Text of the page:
01438 741177         thewinesociety.com

Ideas for a gift


#1

With £30 to spend, which bottle of red would you recommend for a gift?


#2

Probably something reasonably well known and guaranteed to make an impact . Something like this


#3

Love this one (great food wine, too!)


#4

I think any present should be something the buyer would not buy for themselves, perhaps because of cost or lack of experience. Maybe this, at £2 over budget:


#5

@Leah Musar will certainly make an impact! But it is such a marmite wine I’d only gift it to someone who knew liked Musar for sure.

Problem is we have no info on the tastes of the recipient.

In such situations I get Champagne. Even those who know nothing about wine have heard of it and know its reputation. If they are not regular wine drinkers they can keep it for a special occasion or when they have guests.


#6

@peterm, fair point! Champagne’s always a winner :wink:


#7

Some of us don’t like any sparkling wines… I do find it odd that everyone assumes that champagne will please everyone. It is just as risky as any other wine if you don’t know the lucky recipient’s tastes.


#8

@SPmember you are correct the recipient may not like fizz, or indeed may not drink wine at all.

But IMO it’s the one wine that shows a non-wine expert that the gift is of value and one they can pour for friends or at special occasions even if they themselves don’t partake.

I gift booze I don’t want to a local charity who use them on their tombola stand. Champagne would sell a lot of tickets


#9

Sorry about your arm (see one-handed opening thread), but shouldn’t that make you cautious about recommending Champagne? Harder to open (and heavier to carry) ?


#10

Thanks to everyone for taking the time to make a recommendation :slight_smile: I’m not sure what the recipients tastes are either but know that he drinks red!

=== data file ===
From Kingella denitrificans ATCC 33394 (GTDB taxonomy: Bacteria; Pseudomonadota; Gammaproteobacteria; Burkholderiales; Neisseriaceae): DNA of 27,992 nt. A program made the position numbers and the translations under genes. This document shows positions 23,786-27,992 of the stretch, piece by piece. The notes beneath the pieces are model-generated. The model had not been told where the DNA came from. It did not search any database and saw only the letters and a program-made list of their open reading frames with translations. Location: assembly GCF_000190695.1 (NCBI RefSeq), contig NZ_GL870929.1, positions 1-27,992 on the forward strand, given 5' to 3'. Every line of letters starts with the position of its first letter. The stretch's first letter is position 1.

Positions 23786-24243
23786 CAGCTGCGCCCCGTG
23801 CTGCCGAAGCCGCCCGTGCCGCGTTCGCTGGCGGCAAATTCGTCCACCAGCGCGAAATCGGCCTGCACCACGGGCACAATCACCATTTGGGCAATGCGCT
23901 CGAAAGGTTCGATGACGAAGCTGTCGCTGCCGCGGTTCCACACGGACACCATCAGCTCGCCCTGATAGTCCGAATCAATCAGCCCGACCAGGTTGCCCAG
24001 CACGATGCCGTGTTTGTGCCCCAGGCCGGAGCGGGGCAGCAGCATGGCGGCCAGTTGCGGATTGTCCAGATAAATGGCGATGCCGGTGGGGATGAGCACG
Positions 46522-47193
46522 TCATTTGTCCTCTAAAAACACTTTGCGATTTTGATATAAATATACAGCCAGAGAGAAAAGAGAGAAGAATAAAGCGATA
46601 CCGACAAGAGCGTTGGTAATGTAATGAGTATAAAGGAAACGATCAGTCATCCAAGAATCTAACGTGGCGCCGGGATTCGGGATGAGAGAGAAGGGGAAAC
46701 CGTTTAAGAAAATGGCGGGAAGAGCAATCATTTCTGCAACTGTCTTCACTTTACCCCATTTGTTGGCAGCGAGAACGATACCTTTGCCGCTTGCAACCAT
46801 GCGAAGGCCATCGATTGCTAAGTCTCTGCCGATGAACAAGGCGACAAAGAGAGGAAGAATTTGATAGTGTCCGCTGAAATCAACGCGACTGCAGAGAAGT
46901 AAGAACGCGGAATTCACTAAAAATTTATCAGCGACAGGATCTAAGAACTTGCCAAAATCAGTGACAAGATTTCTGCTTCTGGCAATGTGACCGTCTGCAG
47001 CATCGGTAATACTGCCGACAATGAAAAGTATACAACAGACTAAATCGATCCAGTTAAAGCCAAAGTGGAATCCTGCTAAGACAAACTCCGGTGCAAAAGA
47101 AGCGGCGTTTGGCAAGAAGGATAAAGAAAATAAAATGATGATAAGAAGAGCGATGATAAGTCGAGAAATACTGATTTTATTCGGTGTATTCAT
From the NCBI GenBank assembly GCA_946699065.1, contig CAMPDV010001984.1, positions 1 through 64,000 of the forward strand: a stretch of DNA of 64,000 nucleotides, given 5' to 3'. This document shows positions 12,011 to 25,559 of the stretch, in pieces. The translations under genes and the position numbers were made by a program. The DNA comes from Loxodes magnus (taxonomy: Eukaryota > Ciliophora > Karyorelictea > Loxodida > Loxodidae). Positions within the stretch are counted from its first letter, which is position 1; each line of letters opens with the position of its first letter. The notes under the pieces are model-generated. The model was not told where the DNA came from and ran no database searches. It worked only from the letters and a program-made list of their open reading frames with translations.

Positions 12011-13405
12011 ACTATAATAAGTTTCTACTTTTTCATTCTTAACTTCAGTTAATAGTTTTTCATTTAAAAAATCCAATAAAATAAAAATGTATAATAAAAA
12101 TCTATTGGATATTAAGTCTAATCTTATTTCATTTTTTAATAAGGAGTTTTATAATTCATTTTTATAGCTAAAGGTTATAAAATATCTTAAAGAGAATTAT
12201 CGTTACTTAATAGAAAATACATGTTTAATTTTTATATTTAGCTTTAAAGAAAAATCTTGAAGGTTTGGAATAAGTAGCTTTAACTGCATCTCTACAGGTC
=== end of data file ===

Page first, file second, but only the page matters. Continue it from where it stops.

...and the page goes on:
#11

I would go for this. It would be difficult not to like.


#12

This went down in a happy haze late in the day last Christmas. I’d be punching the air if I got this as a gift.


#13

If you want complexity and ‘wont have tried before’ - Dumien serrette cornas patou 2011 - £28.50. Cornas is about as singular as it comes and the lower altitude lieu-dits like Patou and Champelrose are less austere, more forward and approachable earlier. Still needs air.


#14

Ooh yes, I really want to give that one a go, but I fear it might sell out before my poor bank balance recovers from the current Rhône/Burgundy onslaught.


#15

There are also some decent Bordeaux at around the £30 price point from the 05, 09, and 10 vintages at the moment courtesy of the current Best of Bordeaux offer:


#16

If it was a gift for me then I would be delighted as I love the stuff, but @peterm is quite right about it not being everyone’s cup of tea. I’ve sampled numerous vintages over the years, the first being (I think) the 1982 which cost £6.50 a bottle.


#17

@tbennett54, £6.50? What a total bargain :wink:


#18

It was a big stretch for my wine budget in those days. I suppose we are talking about the late 1980s, given Musar’s usual gestation period. Anything much over £6 would be serious expenditure.